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Dover v. State

Court of Appeals of Arkansas, Division IV

May 8, 2019

TERRY DOVER APPELLANT
v.
STATE OF ARKANSAS APPELLEE

          APPEAL FROM THE ST. FRANCIS COUNTY CIRCUIT COURT [NO. 62CR-18-26] HONORABLE CHRISTOPHER W. MORLEDGE, JUDGE

          Jerry Roberts, for appellant.

          Leslie Rutledge, Att'y Gen., by: Adam Jackson, Ass't Att'y Gen., for appellee.

          ROBERT J. GLADWIN, JUDGE.

         Appellant Terry Dover appeals the order entered by the St. Francis County Circuit Court denying his motion to dismiss on the basis of double jeopardy. Because the circuit court did not acquire jurisdiction of the appeal from the district court, we reverse and dismiss.

         Dover was convicted in the St. Francis County District Court on January 31, 2018 on charges of no seat belt, careless driving, possession of an open container in a vehicle, failure to carry a driver's license, driving while intoxicated (DWI), and refusal to submit to a chemical test. He filed a certified copy of the district-court docket sheet in circuit court on February 1 as the notice of appeal on the charges of DWI and refusal to submit to a chemical test.

         The handwritten docket-sheet provides that the following actions occurred:

on February 9, 2018, Judge Ann Hudson presided over the adjudication of Dover's appeal; the State and Dover appeared with counsel and announced that they were ready for trial; the State presented no proof and called no witnesses, instead standing on its proof; and Dover moved for a directed verdict based on the State's lack of evidence, after which Judge Hudson rendered a not-guilty verdict. [1]

         Judge Hudson entered an order on February 9, 2018, finding Dover not guilty on the DWI and refusal-to-submit charges and guilty of the remaining charges. The order contains a note that the prosecuting attorney had approved the order by phone. Eleven days later, on February 20, Judge Hudson, sua sponte, in a handwritten note on the same page as her original ruling on the district court's docket, set aside and "held for naught" the February 9 order and placed Dover's case on the misdemeanor-appeals docket for trial on March 23, 2018. Judge Hudson gave no reason for setting aside the order but relied on Arkansas Rule of Civil Procedure 60 (2018) to state that the order "serves as notice to the parties of the court's action and if the defendant has any response pursuant to Rule 60, he should file same within the time allowed under Rule 60 for response to motions."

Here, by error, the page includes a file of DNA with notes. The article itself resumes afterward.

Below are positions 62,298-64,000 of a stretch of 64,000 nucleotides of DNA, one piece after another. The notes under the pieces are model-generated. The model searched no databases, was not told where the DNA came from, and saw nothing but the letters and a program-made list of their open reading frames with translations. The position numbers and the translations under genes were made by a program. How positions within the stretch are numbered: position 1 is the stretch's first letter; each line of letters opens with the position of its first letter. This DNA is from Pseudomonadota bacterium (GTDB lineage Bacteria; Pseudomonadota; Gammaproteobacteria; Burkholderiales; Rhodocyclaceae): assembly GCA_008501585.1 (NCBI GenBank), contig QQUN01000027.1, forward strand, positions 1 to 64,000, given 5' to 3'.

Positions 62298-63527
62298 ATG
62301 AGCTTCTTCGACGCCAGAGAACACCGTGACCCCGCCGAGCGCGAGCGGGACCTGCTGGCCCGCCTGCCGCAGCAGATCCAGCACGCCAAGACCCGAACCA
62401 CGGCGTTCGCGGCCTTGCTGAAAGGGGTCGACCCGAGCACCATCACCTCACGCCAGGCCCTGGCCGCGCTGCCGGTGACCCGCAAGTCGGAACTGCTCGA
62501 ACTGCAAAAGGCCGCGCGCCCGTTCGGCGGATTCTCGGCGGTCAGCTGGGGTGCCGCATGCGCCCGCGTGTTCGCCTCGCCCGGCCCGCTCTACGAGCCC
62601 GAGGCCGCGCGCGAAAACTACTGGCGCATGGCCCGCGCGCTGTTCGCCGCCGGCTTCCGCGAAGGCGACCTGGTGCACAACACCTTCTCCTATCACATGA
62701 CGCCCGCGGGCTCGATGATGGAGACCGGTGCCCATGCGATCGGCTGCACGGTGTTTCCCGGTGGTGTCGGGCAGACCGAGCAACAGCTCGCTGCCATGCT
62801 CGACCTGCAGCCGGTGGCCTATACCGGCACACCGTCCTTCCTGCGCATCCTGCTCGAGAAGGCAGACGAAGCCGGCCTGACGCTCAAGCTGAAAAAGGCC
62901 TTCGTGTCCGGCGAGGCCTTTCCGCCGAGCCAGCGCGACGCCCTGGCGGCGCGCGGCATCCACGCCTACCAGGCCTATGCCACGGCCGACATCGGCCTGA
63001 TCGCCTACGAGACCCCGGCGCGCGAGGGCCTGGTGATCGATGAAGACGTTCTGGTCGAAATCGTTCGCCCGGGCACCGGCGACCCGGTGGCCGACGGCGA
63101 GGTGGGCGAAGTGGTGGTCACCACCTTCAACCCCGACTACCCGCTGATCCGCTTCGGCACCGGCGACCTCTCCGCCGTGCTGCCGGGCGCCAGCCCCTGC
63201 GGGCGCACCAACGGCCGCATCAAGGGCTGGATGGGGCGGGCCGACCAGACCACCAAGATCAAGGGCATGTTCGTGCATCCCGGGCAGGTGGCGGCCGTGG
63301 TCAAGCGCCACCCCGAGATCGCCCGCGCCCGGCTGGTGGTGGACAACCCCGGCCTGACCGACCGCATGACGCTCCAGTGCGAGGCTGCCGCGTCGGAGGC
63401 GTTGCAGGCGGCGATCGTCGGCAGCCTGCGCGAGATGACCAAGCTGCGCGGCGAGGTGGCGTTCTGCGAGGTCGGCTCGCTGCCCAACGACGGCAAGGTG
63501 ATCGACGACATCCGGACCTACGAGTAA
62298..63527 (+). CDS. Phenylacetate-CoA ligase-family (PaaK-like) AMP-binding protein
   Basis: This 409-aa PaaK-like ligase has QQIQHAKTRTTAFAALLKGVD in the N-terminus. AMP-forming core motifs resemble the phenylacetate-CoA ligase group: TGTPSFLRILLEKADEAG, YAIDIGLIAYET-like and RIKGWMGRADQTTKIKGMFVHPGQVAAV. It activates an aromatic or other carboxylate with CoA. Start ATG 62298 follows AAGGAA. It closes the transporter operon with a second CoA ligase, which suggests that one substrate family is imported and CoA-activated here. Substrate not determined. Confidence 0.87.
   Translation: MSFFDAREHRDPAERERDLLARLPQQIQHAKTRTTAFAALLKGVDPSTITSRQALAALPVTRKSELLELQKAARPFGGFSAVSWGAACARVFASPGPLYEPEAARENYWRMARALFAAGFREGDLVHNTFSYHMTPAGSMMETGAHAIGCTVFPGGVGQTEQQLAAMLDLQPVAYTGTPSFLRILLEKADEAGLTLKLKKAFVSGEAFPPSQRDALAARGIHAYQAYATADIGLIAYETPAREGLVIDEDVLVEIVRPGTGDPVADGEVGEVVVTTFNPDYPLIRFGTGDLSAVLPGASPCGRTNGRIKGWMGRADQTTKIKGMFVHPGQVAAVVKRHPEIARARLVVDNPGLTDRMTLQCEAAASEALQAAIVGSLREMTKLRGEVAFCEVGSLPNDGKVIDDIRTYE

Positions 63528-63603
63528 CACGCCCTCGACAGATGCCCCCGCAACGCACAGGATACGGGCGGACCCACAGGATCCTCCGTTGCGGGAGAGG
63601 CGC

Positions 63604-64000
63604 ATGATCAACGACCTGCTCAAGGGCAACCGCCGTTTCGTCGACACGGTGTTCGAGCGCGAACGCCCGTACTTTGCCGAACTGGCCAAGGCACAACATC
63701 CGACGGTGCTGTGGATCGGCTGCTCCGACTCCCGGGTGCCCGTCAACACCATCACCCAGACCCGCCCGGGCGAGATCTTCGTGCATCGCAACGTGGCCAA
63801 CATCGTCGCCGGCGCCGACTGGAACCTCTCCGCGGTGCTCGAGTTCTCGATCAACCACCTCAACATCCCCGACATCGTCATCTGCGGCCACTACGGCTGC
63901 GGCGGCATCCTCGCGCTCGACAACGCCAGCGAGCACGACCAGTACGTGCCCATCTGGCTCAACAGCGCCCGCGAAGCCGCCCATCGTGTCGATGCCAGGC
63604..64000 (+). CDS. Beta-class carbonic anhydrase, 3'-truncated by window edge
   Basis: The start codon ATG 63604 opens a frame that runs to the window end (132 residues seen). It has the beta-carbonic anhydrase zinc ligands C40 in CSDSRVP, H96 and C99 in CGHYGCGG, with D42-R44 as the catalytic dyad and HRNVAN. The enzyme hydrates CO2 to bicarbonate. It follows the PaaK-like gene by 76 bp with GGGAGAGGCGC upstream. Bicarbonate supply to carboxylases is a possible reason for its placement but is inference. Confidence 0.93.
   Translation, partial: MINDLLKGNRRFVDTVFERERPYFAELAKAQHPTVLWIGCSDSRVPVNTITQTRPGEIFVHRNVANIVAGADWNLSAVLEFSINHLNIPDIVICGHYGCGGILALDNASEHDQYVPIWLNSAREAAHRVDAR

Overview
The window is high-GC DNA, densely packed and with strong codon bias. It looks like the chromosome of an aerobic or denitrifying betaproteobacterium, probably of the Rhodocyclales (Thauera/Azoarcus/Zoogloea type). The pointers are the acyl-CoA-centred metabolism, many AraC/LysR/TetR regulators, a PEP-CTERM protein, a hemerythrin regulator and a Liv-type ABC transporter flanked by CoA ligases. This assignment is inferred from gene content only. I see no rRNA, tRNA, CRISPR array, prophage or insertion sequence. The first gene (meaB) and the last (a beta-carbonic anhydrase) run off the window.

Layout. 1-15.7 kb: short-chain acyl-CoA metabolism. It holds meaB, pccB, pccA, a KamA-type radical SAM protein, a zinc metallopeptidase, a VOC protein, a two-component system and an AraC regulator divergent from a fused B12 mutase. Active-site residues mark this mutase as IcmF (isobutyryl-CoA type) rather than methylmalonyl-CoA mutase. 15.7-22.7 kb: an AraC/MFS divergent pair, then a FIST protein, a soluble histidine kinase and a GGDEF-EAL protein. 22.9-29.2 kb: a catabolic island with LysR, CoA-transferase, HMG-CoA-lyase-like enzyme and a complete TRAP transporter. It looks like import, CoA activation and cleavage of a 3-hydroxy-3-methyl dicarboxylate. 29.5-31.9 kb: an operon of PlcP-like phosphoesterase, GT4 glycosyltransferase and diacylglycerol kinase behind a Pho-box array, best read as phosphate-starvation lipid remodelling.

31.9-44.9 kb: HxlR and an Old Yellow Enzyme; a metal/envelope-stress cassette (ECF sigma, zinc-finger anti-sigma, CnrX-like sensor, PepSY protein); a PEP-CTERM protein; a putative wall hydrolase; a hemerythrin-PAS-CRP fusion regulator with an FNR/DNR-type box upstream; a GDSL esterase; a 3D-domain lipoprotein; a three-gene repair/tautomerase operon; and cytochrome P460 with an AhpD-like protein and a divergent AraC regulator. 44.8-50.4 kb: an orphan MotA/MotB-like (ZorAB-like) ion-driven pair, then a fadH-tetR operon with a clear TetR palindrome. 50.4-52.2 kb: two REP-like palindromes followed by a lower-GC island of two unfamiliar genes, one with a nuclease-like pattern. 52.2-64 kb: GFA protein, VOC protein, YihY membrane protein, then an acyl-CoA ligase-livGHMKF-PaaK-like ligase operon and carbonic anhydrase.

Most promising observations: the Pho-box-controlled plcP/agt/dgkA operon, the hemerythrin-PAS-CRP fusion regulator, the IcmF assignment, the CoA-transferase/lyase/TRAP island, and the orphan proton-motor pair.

On August 2, 2018, Dover filed a motion to dismiss and brief in support alleging that a trial on the charges of DWI and refusal to submit would violate double jeopardy. The State filed a response to Dover's motion to dismiss on August 14, and on August 16, a hearing was held before Judge Christopher Morledge on the motion to dismiss.

         Judge Morledge made a factual determination that Judge Hudson lacked sufficient evidence to render a judgment of not guilty at the February 9 adjudication and orally denied Dover's motion to dismiss, set the matter for trial on October 22, and in a written order entered on September 28, found that jeopardy had not attached. Dover filed a timely notice of appeal on September 17 and filed an amended notice of appeal on October 3.

         In Jones v. State, 2018 Ark.App. 211, we reiterated that Arkansas Rule of Criminal Procedure 36(c) (2018) sets forth the manner in which an appeal from a district court is perfected. Rule 36(c) requires that the defendant make a written request on the district court clerk to prepare a certified record, that the defendant serve a copy of that written request on the prosecuting attorney for the judicial district, and that the defendant file a certificate of such service with the district court. Failure to strictly comply with Rule 36 deprives both the circuit court and the appellate court of jurisdiction. See Treat v. State, 2019 Ark.App. 212, __ S.W.3d __ (requiring strict compliance with Rule 36); Jones, 2018 Ark.App. 211, at 6.

         The record before us does not indicate that Dover made a written request to the district court clerk to compile the record, to serve that written request on the prosecuting attorney, or to file that request with the district court clerk. Consistent with the holdings in Jones and Treat, because Dover failed to strictly comply with Rule 36, the circuit court never gained ...


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